WHO IS ACCREDITED?

Private Organization Accreditation

Heartland for Children is the not-for-profit agency responsible for the foster care system in Polk, Highlands, and Hardee Counties.
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ORGANIZATION TESTIMONIAL

Advantage Credit Counseling Service

Mary Loftus, VP, Agency Service

Our agency is preparing for reaccreditation under the Eighth Edition Standards. The COA site is well organized and very easy to use. Our team of employees working on the reaccreditation process has found the tools index to be very helpful, particularly some of the templates.
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Purpose

Individuals who participate in Opioid Treatment Programs improve social, emotional, and vocational functioning, achieve optimal productivity, and attain the recovery they seek.

PA-OTP 19: Program Administration

The ageny’s administrative activities support program operations.

Rating Indicators
1
Full Implementation, Outstanding Performance
A rating of (1) indicates that the agency's practices fully meet the standard and reflect a high level of capacity.  
  • All elements or requirements outlined in the standard are evident in practice, with rare or no exceptions; exceptions do not impact service quality or agency performance. 
2
Substantial Implementation, Good Performance
A rating of (2) indicates that an agency's infrastructure and practices are basically sound but there is room for improvement. 
  • The majority of the standards requirements have been met and the basic framework required by the standard has been implemented.  
  • Minor inconsistencies and not yet fully developed practices are noted; however, these do not significantly impact service quality or agency performance.  
3
Partial Implementation, Concerning Performance
A rating of (3) indicates that the agency's observed infrastructure and/or practices require significant improvement.  
  • The agency has not implemented the basic framework of the standard but instead has in place only part of this framework.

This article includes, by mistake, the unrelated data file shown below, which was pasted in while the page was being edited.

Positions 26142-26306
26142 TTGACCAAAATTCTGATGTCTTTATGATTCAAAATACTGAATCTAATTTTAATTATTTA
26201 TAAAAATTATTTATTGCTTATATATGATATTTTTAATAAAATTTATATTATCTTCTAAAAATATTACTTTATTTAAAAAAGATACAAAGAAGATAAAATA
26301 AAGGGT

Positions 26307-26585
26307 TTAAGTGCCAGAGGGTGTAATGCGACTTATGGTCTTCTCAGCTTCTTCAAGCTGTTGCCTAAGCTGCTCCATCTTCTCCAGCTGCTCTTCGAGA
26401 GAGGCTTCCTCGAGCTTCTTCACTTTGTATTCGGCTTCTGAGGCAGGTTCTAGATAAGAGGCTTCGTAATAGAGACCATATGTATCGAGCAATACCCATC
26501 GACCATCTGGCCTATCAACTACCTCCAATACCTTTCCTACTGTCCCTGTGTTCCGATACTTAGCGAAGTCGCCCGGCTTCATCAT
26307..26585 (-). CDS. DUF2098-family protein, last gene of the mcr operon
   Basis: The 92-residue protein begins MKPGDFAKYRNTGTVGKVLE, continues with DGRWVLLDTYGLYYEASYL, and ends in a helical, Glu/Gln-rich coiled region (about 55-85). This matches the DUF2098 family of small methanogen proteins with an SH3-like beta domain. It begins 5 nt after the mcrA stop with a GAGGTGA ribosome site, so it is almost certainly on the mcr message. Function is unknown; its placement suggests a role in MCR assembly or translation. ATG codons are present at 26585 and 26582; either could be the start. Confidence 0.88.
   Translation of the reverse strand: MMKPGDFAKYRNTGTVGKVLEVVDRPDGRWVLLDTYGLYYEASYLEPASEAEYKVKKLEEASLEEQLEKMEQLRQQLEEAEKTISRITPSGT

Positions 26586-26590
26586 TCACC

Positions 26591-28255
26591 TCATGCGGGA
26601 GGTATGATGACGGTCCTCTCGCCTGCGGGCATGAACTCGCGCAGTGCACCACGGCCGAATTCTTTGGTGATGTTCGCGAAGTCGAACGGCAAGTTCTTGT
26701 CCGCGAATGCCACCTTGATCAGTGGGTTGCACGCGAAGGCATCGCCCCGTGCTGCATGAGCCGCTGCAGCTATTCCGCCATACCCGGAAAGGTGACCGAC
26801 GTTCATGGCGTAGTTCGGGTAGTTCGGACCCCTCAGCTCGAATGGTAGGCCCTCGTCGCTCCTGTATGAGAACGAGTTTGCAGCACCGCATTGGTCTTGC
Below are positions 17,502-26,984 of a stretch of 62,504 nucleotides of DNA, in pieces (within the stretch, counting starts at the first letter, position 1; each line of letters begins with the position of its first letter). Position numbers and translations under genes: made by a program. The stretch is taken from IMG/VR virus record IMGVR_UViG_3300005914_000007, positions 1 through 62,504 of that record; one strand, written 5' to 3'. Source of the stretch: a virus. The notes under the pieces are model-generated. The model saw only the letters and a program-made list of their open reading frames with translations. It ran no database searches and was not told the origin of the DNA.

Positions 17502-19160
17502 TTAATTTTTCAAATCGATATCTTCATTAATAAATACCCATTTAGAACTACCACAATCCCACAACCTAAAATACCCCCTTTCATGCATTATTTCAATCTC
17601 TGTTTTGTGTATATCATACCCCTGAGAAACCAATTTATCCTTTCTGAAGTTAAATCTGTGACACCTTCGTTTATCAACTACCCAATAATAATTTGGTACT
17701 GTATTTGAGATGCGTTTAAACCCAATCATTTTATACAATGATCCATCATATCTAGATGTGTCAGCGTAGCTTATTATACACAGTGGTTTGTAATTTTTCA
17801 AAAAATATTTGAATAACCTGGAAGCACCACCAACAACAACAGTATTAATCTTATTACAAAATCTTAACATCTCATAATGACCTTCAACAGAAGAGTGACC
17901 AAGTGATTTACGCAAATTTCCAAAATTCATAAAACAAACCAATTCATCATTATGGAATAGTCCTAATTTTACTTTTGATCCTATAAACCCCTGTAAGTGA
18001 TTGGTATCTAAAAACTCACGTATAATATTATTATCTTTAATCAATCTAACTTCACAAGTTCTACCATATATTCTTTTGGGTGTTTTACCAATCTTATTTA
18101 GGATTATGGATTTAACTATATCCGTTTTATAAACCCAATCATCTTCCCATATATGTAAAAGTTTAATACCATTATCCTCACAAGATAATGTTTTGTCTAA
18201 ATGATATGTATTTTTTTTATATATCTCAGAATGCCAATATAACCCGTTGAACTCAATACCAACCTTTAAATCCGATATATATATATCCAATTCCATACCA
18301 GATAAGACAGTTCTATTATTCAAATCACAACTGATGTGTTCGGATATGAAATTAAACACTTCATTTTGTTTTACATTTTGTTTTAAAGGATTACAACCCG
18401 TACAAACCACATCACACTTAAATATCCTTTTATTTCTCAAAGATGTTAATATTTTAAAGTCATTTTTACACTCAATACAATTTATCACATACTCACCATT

• Omissions or exceptions to the practices outlined in the standard occur regularly, or practices are implemented in a cursory or haphazard manner. 
  • Service quality or agency functioning may be compromised.   
  • Capacity is at a basic level.
4
Unsatisfactory Implementation or Performance
A rating of (4) indicates that implementation of the standard is minimal or there is no evidence of implementation at all.  
  • The agency’s observed service delivery infrastructure and practices are weak or non-existent; or show signs of neglect, stagnation, or deterioration.  
Please see Rating Guidance for additional rating examples. 

Table of Evidence

Self-Study Evidence On-Site Evidence On-Site Activities
    • A description of program administration
    • Record-keeping procedures
No On-Site Evidence
    • Interview:
      1. Clinical or program director
      2. Individual in charge of the record-keeping system
    • Observe record keeping system

  • PA-OTP 19.01

    The agency conducts annual reviews of program policies and procedures.


  • PA-OTP 19.02

    A record-keeping system documents and monitors client care in conformity with all federal and state reporting requirements relevant to opioid treatment.


  • PA-OTP 19.03

    The agency develops and maintains record-keeping systems to:

    1. improve the quality of documentation;
    2. safeguard confidentiality; 
    3. comply with the approved central registry system, when available;
    4. provide PDMP reports, when applicable, and
    5. record all patient information, patient care, and related services.

    Research Note: Research shows that electronic record systems are linked to improved client outcomes, increased client participation, enhanced care coordination and quality measurement, lower costs, and fewer medical errors. Recognizing that these systems support the integration and coordination of care, federal regulatory bodies are encouraging opioid treatment programs (OTPs) to implement electronic record systems to facilitate compliance with best practice standards. However, despite the benefits, there are ceratin barriers that OTPs must consider related to the privacy, security, and confidentiality of client information in order to adhere to Federal and state privacy and confidentiality laws, including 42 CFR Part 2 and the Health Insurance Portability and Accountability Act (HIPAA).

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